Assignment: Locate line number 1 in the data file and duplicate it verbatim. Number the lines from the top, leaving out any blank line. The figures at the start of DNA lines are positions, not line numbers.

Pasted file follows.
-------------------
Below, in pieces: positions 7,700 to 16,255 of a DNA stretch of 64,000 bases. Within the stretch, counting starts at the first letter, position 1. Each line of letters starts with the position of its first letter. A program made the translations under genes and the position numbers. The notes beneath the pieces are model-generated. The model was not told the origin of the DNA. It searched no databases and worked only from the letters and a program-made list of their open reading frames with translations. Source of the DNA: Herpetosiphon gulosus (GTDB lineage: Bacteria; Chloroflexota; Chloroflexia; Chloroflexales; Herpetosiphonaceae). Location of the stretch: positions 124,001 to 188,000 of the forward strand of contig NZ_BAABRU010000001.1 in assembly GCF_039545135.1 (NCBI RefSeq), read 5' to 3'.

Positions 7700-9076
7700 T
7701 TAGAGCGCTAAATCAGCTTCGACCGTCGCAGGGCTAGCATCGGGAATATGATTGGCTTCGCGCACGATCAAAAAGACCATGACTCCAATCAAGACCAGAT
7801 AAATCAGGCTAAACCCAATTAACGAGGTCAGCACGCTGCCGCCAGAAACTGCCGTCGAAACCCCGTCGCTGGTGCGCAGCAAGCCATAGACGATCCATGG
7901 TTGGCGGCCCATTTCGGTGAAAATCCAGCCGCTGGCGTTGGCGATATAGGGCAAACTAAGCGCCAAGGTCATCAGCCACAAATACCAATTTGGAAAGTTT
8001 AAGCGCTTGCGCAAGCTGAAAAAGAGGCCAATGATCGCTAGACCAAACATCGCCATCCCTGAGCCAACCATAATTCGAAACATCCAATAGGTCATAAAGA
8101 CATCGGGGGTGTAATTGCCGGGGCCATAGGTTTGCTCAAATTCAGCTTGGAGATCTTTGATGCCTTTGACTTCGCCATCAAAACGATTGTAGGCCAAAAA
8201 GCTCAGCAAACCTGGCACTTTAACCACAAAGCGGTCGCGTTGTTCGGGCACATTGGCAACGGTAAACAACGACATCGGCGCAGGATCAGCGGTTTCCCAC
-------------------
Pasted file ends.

Below, in pieces: positions 7,700 to 16,255 of a DNA stretch of 64,000 bases. Within the stretch, counting starts at the first letter, position 1. Each line of letters starts with the position of its first letter. A program made the translations under genes and the position numbers. The notes beneath the pieces are model-generated. The model was not told the origin of the DNA. It searched no databases and worked only from the letters and a program-made list of their open reading frames with translations. Source of the DNA: Herpetosiphon gulosus (GTDB lineage: Bacteria; Chloroflexota; Chloroflexia; Chloroflexales; Herpetosiphonaceae). Location of the stretch: positions 124,001 to 188,000 of the forward strand of contig NZ_BAABRU010000001.1 in assembly GCF_039545135.1 (NCBI RefSeq), read 5' to 3'.